Community-based approaches, which seek to place children into families and offer support and resources as-needed, offer a healthier model of care than institutionalization. Redirecting the compassion, energy and resources of caring volunteers and organizations into community-based programs can end the cycle of abuse perpetrated by traffickers and exploitative orphanages.

Together, we can have an impact

Global Vision International, African Impact and others 11 are anti-trafficking leaders in the tourism sector who have already committed to stop placing volunteers in orphanages. This is how they are working to end trafficking and support children in institutions:

“We hope to work toward ending the perpetuation of child trafficking and the separation of children from family care. We are currently working with our local partners to assist them with transitioning to alternative solutions that aim to reunify children with their families.” – Global Vision International 12

“We took the decision to stop working with a number of orphanages […] and, as of 2018, no longer have any affiliation with this type of institution. This decision was not taken lightly and was only done when sustainable and practical solutions were in place to care for the children.” – African Impact 13

With your help, we can get more volunteer tour operators to take a strong stand against orphanage trafficking. Join the call today.


  2. For the avoidance of doubt, Freedom United is not alleging that these organizations knowingly exploit or promote the trafficking or abuse of children. Freedom United is calling upon them to use their important role in supporting communities around the world to bring an end to this cycle of exploitation.
Aug 07, 2018 Campaign Launches

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Ira M WechslerMichael DavidsonGeorge SmileyCamiFreedom United Recent comment authors
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Michael Davidson
Michael Davidson



I so appreciate the movement, I so want to come to a tour here or close to Los Angeles California. I have no doubt Everything you report are True.. when can I physically touch your organization with your tours?

Chris Singleton
Chris Singleton

It’s so important that when you begin a campaign, that your explanation about that campaign’s importance be very clear and easily understandable. You need a writer who can distill the facts into a concise, compelling story. I read on for many paragraphs before I could figure out the basis of this campaign… your initial paragraphs were fuzzy and didn’t make sense, which makes the campaign look half-baked. You need to find a talented writer!


What is the issue? This is the issue: Tour operators place volunteers in orphanages to perform charitable work. Moved by compassion, the volunteers donate money to the orphanages, which then traffick children to increase their capacity and to attract even more donations.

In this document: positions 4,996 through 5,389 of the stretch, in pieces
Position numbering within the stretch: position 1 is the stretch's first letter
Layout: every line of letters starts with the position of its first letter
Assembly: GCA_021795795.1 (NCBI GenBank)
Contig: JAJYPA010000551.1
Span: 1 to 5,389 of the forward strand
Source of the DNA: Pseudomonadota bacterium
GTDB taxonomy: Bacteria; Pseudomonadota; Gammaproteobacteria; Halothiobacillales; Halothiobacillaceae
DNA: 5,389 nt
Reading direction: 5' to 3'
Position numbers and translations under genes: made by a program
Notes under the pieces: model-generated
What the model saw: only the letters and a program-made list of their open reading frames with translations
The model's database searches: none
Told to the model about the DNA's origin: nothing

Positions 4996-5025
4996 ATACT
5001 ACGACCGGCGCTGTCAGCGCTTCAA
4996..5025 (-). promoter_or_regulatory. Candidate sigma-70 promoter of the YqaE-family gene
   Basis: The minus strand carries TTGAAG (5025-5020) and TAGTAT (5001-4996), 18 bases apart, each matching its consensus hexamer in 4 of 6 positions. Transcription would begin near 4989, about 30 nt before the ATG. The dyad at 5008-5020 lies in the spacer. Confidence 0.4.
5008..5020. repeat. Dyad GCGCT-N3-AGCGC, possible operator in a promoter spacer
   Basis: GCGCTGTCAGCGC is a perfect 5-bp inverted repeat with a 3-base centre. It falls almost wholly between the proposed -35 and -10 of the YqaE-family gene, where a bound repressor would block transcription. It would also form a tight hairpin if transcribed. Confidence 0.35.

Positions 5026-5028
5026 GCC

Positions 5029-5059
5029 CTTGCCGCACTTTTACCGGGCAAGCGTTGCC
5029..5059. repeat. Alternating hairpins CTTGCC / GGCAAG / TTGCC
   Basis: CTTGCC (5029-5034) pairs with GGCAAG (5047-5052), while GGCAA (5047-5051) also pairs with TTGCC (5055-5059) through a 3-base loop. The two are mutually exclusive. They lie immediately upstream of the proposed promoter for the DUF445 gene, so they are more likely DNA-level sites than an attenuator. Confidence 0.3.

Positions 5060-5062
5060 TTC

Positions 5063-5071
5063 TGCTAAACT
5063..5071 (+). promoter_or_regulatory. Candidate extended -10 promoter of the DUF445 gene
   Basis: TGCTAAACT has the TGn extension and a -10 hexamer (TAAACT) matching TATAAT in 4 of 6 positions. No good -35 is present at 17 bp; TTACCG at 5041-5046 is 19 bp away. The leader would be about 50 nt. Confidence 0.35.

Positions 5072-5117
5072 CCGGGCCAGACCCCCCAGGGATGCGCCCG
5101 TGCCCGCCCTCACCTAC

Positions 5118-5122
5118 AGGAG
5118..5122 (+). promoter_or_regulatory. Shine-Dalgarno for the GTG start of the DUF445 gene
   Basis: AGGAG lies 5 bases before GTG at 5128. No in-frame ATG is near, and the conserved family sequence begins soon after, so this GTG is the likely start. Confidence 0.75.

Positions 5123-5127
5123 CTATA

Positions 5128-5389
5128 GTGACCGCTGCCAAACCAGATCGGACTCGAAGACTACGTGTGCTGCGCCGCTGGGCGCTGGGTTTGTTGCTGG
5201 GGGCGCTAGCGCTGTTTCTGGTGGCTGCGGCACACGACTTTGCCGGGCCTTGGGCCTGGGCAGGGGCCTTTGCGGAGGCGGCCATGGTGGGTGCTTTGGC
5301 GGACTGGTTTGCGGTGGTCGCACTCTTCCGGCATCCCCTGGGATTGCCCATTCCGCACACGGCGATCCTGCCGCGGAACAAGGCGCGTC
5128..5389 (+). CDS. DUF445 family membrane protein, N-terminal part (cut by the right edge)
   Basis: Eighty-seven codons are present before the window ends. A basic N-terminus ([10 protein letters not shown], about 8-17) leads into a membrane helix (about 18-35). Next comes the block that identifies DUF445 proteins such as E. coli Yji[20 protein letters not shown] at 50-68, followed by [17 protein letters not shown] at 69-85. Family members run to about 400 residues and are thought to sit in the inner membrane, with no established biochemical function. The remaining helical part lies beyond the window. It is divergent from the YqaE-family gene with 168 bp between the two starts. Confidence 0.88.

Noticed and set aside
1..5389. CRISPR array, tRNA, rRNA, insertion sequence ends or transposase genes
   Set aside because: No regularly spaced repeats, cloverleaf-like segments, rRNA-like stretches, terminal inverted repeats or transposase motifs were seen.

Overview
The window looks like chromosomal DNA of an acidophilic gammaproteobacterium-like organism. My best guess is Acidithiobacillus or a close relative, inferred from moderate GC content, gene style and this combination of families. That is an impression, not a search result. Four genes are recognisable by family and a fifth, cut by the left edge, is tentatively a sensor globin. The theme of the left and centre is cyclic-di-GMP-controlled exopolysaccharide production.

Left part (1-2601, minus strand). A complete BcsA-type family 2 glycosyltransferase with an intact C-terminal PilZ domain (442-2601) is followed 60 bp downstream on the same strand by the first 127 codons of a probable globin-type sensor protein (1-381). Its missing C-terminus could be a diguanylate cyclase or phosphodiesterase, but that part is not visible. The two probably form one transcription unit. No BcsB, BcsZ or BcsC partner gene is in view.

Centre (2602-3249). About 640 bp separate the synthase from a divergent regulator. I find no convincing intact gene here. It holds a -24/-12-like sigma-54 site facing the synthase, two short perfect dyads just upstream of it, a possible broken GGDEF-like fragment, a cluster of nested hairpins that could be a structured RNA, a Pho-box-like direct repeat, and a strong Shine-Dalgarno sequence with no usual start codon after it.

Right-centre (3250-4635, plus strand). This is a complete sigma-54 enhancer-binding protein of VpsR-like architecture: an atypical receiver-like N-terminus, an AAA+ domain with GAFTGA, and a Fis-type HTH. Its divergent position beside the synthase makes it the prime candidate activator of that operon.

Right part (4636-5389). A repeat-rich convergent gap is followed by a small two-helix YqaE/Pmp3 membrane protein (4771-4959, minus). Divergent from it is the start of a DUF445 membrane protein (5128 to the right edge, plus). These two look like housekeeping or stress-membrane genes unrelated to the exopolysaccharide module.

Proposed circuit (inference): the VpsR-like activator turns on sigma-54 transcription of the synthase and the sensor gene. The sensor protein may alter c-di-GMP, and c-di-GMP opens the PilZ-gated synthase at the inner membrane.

Is that right?

I am not sure because your verbiage is not clear and leaves out important details. Result: I am not sure what is creating this exploitation and how this petition intends to address it

Freedom United

Hi Sam,
Many thanks for your comment. This petition targets tour operators to ask them to stop offering placements in orphanages. Whilst they may be certain that the particular orphanages they are working are not linked to trafficking, by placing volunteers and attracting generous donations, it creates an incentive for traffickers to benefit from that economy in unscrupulous and poorly managed orphanages. Research shows supporting communities instead gives children a better outcome. Please let us know if this makes our campaign to close that economy, and so address the underlying drivers of this kind of child trafficking, clear.


this is a confusing article. its central argument is unclear. how exactly is voluntourism contributing to trafficking and abuse?

Volunteer Tour Operators: Take a stand against child trafficking into orphanages

102,581 actions of 150,000 goal

To: All volunteer organizations offering placements in orphanages,

I am concerned about the mounting evidence and research highlighting the risk of trafficking and exploitation facing children in institutions and orphanages across the world. I urge you to:

  • remove all advertisements and mention of voluntary orphanage placements on your website
  • commit to stop funding placements in orphanages and publish a short statement on your website clarifying your organization’s position against voluntary placements in orphanages that may be directly fuelling the trafficking and exploitation of children
  • establish a sustainable and careful system of divestment and join the worldwide movement to ensure children are raised in safe families who have been empowered to care for their own children with the support of partners experienced in child protection.


Total number of actions include:

67,134 signatures from Care2